Jason Brown plays to home crowd Tuesday when 'Stars on Ice' returns to Rosemont
U.S. champion and Olympic figure skater Jason Brown, a graduate of Highland Park High School, is part of a stellar cast touring with "Stars on Ice," which comes to the Allstate Arena in Rosemont Tuesday.
It's the fourth tour for Brown with "Stars on Ice," which features Olympic gold medalist Nathan Chen, U.S. ice dance champions Madison Chock and Evan Bates, 2023 U.S. champions Ilia Malinin and Isabeau Levito and other stars.
Canadian icon Kurt Browning, a veteran of nearly 1,000 "Stars on Ice" performances, will conclude his 30th and final tour when it ends June 4 in Hershey, Pennsylvania.
After 10 shows in Japan and 12 in Canada, Brown and company kicked off the American portion of the 2023 tour May 20 in Anaheim, California.
"So far, they've been awesome," Brown said. "I love the fact that we get to travel the country together, I get to be with my teammates and other international competitors and just perform. We do really fun numbers that are interactive. I love the camaraderie that we all share, and love that we get to go to the cities together."
Brown, who trained from ages 3 to 18 with coach Kori Ade along "the entire North Shore," has required up to 70 tickets for friends and family for past "Stars on Ice" appearances in Chicago.
Though he's been training in Toronto for the past five years, when he's not living out of a suitcase, his true home remains where he lived growing up -- his childhood home in Highland Park.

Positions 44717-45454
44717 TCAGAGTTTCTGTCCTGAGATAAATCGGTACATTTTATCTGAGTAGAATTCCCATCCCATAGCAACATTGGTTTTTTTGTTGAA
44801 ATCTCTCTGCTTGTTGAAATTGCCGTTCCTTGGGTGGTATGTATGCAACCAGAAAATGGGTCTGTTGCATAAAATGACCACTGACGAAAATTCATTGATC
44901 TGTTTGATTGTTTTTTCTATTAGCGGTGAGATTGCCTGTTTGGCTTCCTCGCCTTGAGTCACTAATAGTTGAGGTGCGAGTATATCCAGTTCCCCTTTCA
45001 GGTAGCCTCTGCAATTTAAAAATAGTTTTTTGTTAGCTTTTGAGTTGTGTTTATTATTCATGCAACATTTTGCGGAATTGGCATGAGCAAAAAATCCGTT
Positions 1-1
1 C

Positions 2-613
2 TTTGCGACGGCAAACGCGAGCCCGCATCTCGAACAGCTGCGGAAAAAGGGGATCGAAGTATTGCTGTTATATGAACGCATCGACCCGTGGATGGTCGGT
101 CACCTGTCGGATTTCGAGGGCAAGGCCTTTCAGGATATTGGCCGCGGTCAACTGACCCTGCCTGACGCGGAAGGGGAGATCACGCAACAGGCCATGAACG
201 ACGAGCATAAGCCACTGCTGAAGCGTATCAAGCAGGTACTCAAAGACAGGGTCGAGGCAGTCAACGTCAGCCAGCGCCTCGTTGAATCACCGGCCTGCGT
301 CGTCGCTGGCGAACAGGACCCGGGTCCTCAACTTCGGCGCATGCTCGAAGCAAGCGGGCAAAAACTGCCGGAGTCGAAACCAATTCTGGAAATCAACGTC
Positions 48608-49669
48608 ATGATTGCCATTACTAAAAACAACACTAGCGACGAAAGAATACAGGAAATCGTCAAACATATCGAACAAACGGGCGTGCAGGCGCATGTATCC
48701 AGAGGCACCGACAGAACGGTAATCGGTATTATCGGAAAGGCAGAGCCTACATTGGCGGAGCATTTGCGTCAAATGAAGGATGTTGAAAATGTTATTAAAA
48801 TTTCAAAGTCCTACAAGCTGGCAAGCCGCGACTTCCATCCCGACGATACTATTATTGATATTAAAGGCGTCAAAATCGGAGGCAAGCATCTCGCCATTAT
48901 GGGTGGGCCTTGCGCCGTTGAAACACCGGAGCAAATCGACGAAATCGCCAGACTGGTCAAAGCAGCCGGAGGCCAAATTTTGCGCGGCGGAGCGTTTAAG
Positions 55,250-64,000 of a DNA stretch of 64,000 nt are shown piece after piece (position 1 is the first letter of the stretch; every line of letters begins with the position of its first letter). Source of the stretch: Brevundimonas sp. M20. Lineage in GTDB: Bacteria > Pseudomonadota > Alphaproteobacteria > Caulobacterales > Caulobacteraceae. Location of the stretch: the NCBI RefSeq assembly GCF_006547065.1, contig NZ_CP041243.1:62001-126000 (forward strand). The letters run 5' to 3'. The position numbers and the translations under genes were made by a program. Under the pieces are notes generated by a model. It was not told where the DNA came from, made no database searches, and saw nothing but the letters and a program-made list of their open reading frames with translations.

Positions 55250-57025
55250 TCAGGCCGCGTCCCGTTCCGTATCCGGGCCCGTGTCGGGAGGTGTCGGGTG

"I really want to spend more time there," Brown said.
Among a cast of 13 skaters, he will perform two solo routines of about 3 minutes each, in addition to four group numbers ranging from about 4 to 10 minutes.
Brown performs his individual routines to a Backstreet Boys medley and to Josh Groban's version of "The Impossible Dream." He created one of his solo routines specifically for "Stars on Ice" with the other routine an adaptation of his normal free skate program.
In competition, his focus is on nailing specific aspects of his routine to score points. In shows, he gets the opportunity to "immerse" himself in the performance and connect with his fellow skaters, and with the crowd.
"Skating is one of those sports that you can watch on television and enjoy it, but there's nothing like watching it live," he said. "I just hope people want to come check it out. It's a really great show, very entertaining."
Though 28 and on the older side of men's figure skating competition, Brown said he is feeling refreshed and invigorated -- by his latest results, and by "Stars on Ice," with which he also toured last year.
At 19, Brown was on the U.S. team that won bronze at the 2014 Winter Olympics in Sochi, Russia, and he also placed ninth individually. He won at the U.S. Nationals in 2015 and placed fourth in the world that year, the first of four World Championship appearances to date.
At the 2022 Winter Games in Beijing, Brown placed sixth in the men's singles.
"I really thought that after the 2022 Olympics I was going to be done and was going to retire. I took the fall off with that mentality. Then I had a little bit of the bug to do a little bit more," he said.
It became a lot more -- a silver medal at the 2023 U.S. Figure Skating Championships this January in San Jose, California. Retirement from competition may have to wait a while.
"I've felt a little more of a balance in my life," he said. "It kind of re-energized me, so we'll see. What was a definite 'not' became a 'hmmm, who knows,'" Brown said.
After the U.S. leg of the "Stars on Ice" tour ends in Pennsylvania, Brown will mull over his competitive future, take a little time off before he repacks his suitcase for another tour to Japan.
As Groban sings in one of Brown's routines, this is a dream.
"I'm just getting to do what I love," Brown said. "It's so cool that I get to do that for a living."